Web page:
by REERA YOO | @reeraboo
BuzzFeed recently gathered a group of Asian Americans, including Phil Yu of Angry Asian Man, comedienne Jenny Yang and Eugene Lee Yang, to react to various clips of yellowface from Hollywood cinema.
Yellowface is a form of theatrical makeup that non-Asian actors use in order to look like a person of East Asian descent. It dates as far back as the 18th century in theater and the early 1900s of the silent film era. Some notorious examples of yellowface are Mary Pickford in Madame Butterfly, Boris Karloff in The Mask of Fu Manchu and Nils Asther in The Bitter Tea of General Yen.
To kick things off, BuzzFeed showed a clip of Marlon Brando acting as a Japanese interpreter in the 1956 film Teahouse of the August Moon. Needless to say, the performance made the viewers cringe.
Next, the group watched Mickey Rooney’s performance as I.Y. Yunioshi in the 1961 classic Breakfast at Tiffany’s. Not even the beauty and grace of Audrey Hepburn could erase the uneasiness the viewers felt while watching Rooney yell in a terrible Japanese accent. Many of the viewers commented that Rooney was more of a “political cartoon” and did not look human.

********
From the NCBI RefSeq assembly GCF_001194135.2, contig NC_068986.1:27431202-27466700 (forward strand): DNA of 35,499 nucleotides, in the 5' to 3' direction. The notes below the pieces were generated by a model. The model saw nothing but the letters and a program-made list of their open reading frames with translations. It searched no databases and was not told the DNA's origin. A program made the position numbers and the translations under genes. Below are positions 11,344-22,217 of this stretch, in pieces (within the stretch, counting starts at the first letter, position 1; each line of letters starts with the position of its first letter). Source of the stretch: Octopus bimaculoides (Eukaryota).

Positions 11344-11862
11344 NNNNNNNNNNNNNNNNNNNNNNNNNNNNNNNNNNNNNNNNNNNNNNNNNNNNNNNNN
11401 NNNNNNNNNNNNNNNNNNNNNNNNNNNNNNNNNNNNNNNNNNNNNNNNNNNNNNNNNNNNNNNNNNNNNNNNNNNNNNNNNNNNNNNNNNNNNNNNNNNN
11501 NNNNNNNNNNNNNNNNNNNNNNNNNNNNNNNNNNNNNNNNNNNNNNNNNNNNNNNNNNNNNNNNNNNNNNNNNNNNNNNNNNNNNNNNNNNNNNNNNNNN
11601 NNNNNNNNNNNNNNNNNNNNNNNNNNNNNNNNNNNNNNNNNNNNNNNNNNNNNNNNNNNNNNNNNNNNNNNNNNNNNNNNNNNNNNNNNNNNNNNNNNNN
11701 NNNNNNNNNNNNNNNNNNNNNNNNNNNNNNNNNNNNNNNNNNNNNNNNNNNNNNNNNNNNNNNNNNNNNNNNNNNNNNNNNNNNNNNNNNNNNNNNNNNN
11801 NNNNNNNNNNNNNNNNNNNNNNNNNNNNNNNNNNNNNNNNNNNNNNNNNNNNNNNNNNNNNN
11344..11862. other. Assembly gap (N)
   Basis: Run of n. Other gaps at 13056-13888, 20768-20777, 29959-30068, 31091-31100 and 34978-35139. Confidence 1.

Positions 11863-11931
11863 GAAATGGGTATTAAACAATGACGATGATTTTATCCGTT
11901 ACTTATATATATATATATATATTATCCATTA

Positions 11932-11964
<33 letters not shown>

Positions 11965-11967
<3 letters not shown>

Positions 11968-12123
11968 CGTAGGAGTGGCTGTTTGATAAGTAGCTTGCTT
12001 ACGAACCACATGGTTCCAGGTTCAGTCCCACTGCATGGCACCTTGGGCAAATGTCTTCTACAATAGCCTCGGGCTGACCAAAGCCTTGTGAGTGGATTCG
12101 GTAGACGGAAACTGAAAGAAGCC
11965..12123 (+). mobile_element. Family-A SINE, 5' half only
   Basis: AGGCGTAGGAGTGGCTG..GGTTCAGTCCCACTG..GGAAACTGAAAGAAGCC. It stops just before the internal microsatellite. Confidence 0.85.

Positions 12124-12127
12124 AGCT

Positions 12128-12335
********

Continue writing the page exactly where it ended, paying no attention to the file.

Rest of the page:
“This guy could have been an orc in The Lord of the Rings,” quipped one viewer. “That’s how much makeup he has on right now.”
The group also watched more recent cases of yellowface, including the Wachowskis’ sci-fi film Cloud Atlas and an episode of CBS sitcom How I Met Your Mothers. At the end of the reaction video, the viewers agreed that Hollywood does not have an excuse to continue using yellowface, as there are plenty of Asian actors to cast in film and television.